“Sing” (Hungary), by Kristóf Deák
When Kristóf Deák accepted the Oscar for “Sing,” he humbly held up his statue and said, “This is dedicated to the only people who can ultimately make this world a better place: children.” The performances of the film’s 10-year-old actors were no doubt its standout element, making it a sweet and spirited tale about the power of the underdog to battle corrupt authority. The film opens onto Zsófi’s first day at her new school, as she shyly adjusts to her surroundings and finds solace in joining the school choir. It isn’t long before her seemingly lovely instructor, Miss Erika, pulls her aside after class and cruelly orders her to lip sync rather than actually sing. With an important competition coming up, she simply cannot afford to have average voices compromise their chance of defending the school’s national title. Crushed by shame, Zsófi confides in her friend, Liza, and the two soon find out that Zsófi isn’t Miss Erika’s only marionette. Almost half of the students are mere stand-ins, forced to sustain the illusion of gifted children “singing in harmony.” Attuned to the irony as Miss Erika asks them, “We are the best and most beautiful choir in the country, right?” we cheer for the students to take her down.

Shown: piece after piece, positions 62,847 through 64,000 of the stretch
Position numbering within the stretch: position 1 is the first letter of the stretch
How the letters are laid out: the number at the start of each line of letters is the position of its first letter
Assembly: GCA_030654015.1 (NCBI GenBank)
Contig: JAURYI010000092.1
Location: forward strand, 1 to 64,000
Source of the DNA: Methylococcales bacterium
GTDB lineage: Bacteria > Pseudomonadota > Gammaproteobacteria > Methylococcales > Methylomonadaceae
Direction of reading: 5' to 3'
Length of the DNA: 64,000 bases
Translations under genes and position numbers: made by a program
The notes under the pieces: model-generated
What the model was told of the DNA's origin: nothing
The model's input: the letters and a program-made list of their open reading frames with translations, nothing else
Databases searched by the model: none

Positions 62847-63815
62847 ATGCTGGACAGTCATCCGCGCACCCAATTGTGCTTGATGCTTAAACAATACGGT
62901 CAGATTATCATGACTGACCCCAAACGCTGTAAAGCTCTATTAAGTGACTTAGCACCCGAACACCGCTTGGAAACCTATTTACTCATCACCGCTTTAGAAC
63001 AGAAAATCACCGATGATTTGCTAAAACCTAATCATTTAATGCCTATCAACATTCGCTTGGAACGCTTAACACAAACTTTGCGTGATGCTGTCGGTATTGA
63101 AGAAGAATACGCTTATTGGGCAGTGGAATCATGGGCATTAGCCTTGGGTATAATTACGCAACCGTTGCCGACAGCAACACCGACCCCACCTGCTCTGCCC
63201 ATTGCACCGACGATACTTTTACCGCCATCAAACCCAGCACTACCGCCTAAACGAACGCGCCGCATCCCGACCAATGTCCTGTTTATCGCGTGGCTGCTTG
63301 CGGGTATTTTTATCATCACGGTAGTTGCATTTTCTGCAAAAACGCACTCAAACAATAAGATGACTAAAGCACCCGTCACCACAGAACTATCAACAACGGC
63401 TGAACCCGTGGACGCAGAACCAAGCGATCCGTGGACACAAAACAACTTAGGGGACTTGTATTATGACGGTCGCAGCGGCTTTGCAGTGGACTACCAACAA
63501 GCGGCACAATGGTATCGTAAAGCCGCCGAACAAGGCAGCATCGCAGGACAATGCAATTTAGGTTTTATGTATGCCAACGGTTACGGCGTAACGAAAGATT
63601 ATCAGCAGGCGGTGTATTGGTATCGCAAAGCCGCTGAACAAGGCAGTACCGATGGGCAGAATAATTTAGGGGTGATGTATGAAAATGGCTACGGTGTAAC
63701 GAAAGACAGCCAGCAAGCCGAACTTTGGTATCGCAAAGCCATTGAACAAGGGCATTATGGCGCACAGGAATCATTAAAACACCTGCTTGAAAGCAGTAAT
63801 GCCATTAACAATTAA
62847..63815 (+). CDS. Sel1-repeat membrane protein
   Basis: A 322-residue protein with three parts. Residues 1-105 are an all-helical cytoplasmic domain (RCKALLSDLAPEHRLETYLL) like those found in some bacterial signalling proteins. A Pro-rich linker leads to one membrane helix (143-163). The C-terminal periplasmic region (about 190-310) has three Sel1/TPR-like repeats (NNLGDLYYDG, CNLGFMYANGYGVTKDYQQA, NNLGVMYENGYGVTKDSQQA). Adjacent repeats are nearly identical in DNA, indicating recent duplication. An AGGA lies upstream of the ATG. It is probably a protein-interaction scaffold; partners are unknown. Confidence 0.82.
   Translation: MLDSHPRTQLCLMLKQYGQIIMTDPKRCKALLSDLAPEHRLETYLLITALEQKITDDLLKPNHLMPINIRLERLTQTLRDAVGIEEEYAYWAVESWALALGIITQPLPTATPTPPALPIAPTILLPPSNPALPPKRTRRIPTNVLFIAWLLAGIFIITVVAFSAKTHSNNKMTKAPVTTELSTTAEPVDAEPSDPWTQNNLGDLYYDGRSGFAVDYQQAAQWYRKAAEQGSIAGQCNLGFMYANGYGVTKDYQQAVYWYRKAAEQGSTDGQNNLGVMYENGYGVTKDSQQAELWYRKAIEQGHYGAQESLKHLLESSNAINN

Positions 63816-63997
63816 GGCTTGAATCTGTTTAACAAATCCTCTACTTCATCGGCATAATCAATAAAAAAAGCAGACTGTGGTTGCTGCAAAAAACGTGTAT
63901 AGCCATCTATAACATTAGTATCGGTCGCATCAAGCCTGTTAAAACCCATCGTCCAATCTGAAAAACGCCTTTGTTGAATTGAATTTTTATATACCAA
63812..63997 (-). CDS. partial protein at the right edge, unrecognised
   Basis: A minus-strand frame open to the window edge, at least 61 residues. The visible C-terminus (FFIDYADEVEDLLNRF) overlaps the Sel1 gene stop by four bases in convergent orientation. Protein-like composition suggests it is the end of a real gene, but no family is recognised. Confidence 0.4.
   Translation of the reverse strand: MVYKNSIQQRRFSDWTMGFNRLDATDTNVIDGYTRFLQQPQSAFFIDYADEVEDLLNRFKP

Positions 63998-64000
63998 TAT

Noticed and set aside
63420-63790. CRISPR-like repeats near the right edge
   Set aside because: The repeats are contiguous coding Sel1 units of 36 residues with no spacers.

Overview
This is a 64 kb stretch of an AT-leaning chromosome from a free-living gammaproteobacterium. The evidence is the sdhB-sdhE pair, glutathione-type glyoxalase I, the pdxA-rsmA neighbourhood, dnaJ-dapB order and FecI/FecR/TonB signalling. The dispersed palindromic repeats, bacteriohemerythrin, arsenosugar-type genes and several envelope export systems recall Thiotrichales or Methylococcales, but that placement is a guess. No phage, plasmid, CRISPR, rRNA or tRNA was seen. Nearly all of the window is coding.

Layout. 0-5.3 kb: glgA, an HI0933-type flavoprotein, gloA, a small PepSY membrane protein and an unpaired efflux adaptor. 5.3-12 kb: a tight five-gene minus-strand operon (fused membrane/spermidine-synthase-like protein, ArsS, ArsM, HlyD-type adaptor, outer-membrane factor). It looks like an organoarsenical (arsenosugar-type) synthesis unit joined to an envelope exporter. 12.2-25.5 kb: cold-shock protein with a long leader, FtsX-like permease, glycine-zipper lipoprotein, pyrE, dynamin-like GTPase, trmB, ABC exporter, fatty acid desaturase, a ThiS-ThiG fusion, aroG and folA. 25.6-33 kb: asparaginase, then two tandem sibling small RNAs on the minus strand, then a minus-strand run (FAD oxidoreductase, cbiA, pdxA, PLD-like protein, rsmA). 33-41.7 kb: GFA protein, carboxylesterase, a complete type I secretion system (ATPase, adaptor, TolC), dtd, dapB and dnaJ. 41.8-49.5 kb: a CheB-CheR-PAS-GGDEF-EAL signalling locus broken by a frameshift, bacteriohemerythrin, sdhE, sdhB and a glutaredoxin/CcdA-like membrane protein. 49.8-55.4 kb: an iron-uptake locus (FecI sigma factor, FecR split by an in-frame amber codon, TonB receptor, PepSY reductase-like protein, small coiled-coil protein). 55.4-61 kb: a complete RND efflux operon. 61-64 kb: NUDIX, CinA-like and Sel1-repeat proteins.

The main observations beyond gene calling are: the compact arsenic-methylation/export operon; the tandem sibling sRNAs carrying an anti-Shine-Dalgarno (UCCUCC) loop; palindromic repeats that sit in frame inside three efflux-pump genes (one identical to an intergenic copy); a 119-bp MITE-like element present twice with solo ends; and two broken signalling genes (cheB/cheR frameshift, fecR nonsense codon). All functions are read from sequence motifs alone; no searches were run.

Amidst excited whispers, a revolution takes root on the school playground, as Zsófi and Liza pass on their plot to humiliate their choir teacher. On competition day, she is totally unprepared as her students, following the downbeat, all begin to lip sync in unison. The effect is hilarious, as the choir’s façade of flawlessness comes crashing down – the parents looking perplexed and amused, and Miss Erika storming off stage like a riled empress. Sabotage has never felt so pure of heart. Only after their teacher has left do the students begin to sing, all together, the beautiful sound now purged of ugly secrets. The message of “Sing” is simple, universal, and relevant to a current social landscape ridden with divisions, deceptions, and abusive authority. It reminds us that succeeding together is more important than allowing the best to excel at others’ expense. It is also a fable about refusing to hide the truth to achieve the desired result and refusing to be silenced by fear. In a true and vibrant choir, every voice counts.